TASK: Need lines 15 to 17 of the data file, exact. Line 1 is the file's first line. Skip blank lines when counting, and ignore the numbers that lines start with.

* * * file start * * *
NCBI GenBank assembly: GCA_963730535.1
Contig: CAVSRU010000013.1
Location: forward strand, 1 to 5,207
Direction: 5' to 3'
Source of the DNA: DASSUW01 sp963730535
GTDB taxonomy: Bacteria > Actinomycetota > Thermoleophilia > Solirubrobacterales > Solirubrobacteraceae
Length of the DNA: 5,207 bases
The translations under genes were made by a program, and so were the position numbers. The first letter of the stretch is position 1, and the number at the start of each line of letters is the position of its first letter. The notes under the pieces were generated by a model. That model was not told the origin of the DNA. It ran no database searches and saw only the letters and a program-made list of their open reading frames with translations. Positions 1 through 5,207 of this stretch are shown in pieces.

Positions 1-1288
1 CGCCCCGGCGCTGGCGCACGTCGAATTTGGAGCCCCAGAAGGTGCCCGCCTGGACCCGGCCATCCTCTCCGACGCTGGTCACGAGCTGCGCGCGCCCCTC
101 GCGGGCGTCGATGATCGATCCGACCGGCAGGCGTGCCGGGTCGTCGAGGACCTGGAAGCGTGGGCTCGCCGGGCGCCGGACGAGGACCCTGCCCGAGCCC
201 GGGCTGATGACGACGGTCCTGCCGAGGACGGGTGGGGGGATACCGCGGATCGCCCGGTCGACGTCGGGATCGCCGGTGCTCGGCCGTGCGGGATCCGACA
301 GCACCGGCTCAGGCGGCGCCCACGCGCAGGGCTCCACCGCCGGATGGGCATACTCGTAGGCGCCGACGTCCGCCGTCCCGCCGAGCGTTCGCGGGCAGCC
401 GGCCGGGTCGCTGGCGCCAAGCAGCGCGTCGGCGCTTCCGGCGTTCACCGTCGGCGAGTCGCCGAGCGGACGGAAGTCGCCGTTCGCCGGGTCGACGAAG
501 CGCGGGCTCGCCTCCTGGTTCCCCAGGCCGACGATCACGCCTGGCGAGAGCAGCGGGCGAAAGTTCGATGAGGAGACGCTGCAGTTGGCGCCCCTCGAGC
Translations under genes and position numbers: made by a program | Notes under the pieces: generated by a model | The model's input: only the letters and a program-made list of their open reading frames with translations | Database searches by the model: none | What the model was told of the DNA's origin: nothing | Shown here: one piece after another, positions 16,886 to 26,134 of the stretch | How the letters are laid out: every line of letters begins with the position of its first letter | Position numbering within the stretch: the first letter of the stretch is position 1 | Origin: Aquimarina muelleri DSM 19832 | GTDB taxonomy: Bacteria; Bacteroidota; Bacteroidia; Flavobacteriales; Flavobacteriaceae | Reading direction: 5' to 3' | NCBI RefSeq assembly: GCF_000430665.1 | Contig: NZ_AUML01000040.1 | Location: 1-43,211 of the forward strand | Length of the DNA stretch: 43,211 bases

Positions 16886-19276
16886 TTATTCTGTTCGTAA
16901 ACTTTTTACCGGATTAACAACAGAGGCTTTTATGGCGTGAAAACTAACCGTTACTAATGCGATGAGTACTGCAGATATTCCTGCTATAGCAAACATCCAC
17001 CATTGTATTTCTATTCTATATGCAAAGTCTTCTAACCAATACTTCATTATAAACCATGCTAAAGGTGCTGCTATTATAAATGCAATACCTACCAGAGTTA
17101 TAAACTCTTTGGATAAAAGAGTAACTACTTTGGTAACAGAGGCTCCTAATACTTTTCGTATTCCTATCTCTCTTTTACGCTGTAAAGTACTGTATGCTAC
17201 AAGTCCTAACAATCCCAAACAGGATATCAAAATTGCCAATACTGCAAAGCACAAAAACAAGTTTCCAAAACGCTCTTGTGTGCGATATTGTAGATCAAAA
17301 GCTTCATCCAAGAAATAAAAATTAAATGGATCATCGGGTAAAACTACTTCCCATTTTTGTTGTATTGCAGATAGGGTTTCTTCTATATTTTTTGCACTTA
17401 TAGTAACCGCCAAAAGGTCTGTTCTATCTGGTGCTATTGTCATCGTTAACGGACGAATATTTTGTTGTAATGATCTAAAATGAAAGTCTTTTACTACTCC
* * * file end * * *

501 CGCGGGCTCGCCTCCTGGTTCCCCAGGCCGACGATCACGCCTGGCGAGAGCAGCGGGCGAAAGTTCGATGAGGAGACGCTGCAGTTGGCGCCCCTCGAGC
Translations under genes and position numbers: made by a program | Notes under the pieces: generated by a model | The model's input: only the letters and a program-made list of their open reading frames with translations | Database searches by the model: none | What the model was told of the DNA's origin: nothing | Shown here: one piece after another, positions 16,886 to 26,134 of the stretch | How the letters are laid out: every line of letters begins with the position of its first letter | Position numbering within the stretch: the first letter of the stretch is position 1 | Origin: Aquimarina muelleri DSM 19832 | GTDB taxonomy: Bacteria; Bacteroidota; Bacteroidia; Flavobacteriales; Flavobacteriaceae | Reading direction: 5' to 3' | NCBI RefSeq assembly: GCF_000430665.1 | Contig: NZ_AUML01000040.1 | Location: 1-43,211 of the forward strand | Length of the DNA stretch: 43,211 bases

Positions 16886-19276